I’m not sure about the interchangeability. Originally I thought they had to all be matched up (this was before treg). I think some treg testers have said they have switched space blades without issue, but I’m just not sure.

Maybe @WayTools can explain this better.

I had forgot one source of inspiration that I’ve been curious about.

I never backed it because it required a dongle. However it seems like they are solving that part now. But they also seem to have shipping issues so people have been waiting.

The form factor is very nice for packing I think.

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Yes, definitely, the track point feels the same way, at least in 2006, the last time I used one. It required the visual feedback on the screen to know it was working, since it didn’t move at all.

Trackpoint used a strain gauge with effectively no travel, just flexing of the nib.

The user’s eyes had to complete the feedback loop. The convenience of its central location was undercut by this cognitive load on the user.

A mouse provides physical motion that relates directly to cursor motion.

The progressive, physical nature of the mouse motion, linked to cursor movement by feel, is superior.

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I’ve been using a SwiftPoint GT as my primary mouse for even longer than I’ve had my hands on a TextBlade. The SwiftPoint is good, but it has some distinct problems.
-Right hand only. I’ve had a lot of problems because my SwiftPoint only works with my right hand, and after a while that can start to mess with my right wrist and hand. So, any TextBlade pointing solution MUST be ambidextrous.
-SwiftPoint needs a flat surface, and more than that, a firm one to activate its gesture features. TextPoint needs to be able to work without a flat surface, including for gestures if it supports them (and they are very handy)
-Middle click is too hard to use on SwiftPoint. A third button would be very handy, especially if it is programmable or key-modifiable.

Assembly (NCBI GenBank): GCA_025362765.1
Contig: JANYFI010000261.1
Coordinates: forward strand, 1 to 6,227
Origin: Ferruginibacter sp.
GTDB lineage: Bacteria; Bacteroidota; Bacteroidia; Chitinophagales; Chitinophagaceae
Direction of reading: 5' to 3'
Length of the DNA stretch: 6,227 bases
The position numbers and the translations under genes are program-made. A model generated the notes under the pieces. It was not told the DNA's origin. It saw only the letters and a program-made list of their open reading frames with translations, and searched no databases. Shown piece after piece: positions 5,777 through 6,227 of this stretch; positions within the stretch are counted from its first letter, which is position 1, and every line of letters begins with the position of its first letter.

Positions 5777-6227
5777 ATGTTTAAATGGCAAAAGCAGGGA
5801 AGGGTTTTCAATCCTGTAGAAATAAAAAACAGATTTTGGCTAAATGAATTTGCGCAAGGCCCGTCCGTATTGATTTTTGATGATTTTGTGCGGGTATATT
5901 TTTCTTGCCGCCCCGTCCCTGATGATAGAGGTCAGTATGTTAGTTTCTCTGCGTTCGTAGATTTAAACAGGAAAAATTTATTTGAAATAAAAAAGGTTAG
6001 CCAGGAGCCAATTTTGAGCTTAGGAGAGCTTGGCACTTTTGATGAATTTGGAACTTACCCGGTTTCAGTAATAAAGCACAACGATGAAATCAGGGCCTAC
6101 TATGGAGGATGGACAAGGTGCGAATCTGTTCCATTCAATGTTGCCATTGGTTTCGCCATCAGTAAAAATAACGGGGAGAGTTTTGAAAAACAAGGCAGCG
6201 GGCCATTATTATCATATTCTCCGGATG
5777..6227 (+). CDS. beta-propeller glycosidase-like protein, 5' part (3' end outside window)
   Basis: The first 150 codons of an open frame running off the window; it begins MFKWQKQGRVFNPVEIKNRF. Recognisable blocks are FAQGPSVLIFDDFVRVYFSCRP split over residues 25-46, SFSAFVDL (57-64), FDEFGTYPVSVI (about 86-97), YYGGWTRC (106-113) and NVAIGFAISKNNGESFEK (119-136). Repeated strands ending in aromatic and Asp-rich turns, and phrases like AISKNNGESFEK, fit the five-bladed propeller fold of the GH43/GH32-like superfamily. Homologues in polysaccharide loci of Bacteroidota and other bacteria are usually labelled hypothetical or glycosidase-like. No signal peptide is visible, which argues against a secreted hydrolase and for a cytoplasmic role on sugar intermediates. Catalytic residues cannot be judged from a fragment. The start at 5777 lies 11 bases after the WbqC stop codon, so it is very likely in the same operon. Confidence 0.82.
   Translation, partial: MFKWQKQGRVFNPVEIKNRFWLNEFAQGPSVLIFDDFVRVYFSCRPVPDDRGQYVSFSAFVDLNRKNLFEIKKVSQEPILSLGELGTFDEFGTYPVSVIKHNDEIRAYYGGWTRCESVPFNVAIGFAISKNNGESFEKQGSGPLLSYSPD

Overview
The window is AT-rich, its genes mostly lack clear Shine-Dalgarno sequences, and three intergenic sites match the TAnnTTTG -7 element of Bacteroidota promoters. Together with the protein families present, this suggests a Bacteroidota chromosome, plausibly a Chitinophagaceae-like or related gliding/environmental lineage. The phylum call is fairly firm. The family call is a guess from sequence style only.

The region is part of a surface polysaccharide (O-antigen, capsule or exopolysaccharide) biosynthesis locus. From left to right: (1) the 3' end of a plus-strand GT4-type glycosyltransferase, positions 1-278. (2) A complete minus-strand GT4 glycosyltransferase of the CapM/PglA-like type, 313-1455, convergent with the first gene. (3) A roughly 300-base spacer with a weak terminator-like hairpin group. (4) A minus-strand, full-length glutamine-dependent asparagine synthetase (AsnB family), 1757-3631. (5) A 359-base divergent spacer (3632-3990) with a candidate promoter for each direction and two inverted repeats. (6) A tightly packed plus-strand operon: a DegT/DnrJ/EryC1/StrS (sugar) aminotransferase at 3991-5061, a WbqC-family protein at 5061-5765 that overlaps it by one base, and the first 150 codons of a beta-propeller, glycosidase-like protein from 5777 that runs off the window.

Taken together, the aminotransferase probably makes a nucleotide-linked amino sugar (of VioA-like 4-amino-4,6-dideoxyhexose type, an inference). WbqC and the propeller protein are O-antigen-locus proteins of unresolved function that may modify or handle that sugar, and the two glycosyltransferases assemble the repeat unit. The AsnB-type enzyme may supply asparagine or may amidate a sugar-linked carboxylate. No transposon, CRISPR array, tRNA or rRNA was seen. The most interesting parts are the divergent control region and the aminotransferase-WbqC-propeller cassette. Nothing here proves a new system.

There are also some good points about SwiftPoint:
+Precise. SwiftPoint has a way to customize its DPI settings, and the default settings are very good. It also changes sensitivity in response to how fast you move it–the pointer moves further if you move the SP half an inch with a fast jerk than if you move it the same half inch at a snail’s pace.
+Portable. Like the TextBlade, the SwiftPoint disappears into just about any bag or pocket, though it’s a little lumpy to be comfortable in pants pockets, so I typically leave it in one of the organizer pockets of my typical laptop bag.
+Durable. I have accidentally dropped my SwiftPoint dozens of times, onto everything from carpet to concrete; it has suffered no apparent damage.
+Long battery life, and easy to recharge. SwiftPoint lasts me a week or more on a charge, and it snaps magnetically to its paired dongle to recharge. It can also hang on that dongle as I carry my computer tucked under one arm, which is very handy. For TextPoint, it would be handy if it charged from the same style of NanoCharger as the TextBlade itself.

So, now for a few ideas about what the TextPoint might be:
1, a support base for the TextBlade that the three main blades snap to at their main junction. So, rather than the blades connecting directly to each other, they would snap onto the upside-down T shape of the TextPoint. That lets TextPoint use the same BT connection as TextBlade, and share battery power as well. From there, have a trackpad either above the keyblades in the V of the TextBlade, or a trackpad below the spaceblade. Possibly have it be reversible, so it can be above or below the TextBlade at user preference.